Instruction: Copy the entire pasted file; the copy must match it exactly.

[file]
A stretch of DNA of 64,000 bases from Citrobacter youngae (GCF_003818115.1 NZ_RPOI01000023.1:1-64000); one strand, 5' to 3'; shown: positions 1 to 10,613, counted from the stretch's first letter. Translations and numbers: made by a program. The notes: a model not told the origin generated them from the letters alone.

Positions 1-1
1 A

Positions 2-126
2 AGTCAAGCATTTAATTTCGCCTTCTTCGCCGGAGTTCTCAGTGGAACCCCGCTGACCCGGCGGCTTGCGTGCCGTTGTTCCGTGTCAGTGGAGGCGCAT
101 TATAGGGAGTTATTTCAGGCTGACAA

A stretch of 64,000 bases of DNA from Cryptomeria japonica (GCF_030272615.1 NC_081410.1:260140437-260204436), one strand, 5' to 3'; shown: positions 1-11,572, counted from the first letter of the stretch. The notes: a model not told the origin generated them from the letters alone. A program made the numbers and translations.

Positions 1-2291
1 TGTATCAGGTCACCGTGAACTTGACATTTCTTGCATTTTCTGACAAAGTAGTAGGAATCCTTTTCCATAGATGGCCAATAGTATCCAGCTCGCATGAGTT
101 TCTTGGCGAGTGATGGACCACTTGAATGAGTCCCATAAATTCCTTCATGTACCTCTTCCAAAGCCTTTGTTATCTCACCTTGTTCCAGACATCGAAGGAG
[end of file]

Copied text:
A stretch of DNA of 64,000 bases from Citrobacter youngae (GCF_003818115.1 NZ_RPOI01000023.1:1-64000); one strand, 5' to 3'; shown: positions 1 to 10,613, counted from the stretch's first letter. Translations and numbers: made by a program. The notes: a model not told the origin generated them from the letters alone.

Positions 1-1
1 A

Positions 2-126
2 AGTCAAGCATTTAATTTCGCCTTCTTCGCCGGAGTTCTCAGTGGAACCCCGCTGACCCGGCGGCTTGCGTGCCGTTGTTCCGTGTCAGTGGAGGCGCAT
101 TATAGGGAGTTATTTCAGGCTGACAA

A stretch of 64,000 bases of DNA from Cryptomeria japonica (GCF_030272615.1 NC_081410.1:260140437-260204436), one strand, 5' to 3'; shown: positions 1-11,572, counted from the first letter of the stretch. The notes: a model not told the origin generated them from the letters alone. A program made the numbers and translations.

Positions 1-2291
1 TGTATCAGGTCACCGTGAACTTGACATTTCTTGCATTTTCTGACAAAGTAGTAGGAATCCTTTTCCATAGATGGCCAATAGTATCCAGCTCGCATGAGTT
101 TCTTGGCGAGTGATGGACCACTTGAATGAGTCCCATAAATTCCTTCATGTACCTCTTCCAAAGCCTTTGTTATCTCACCTTGTTCCAGACATCGAAGGAG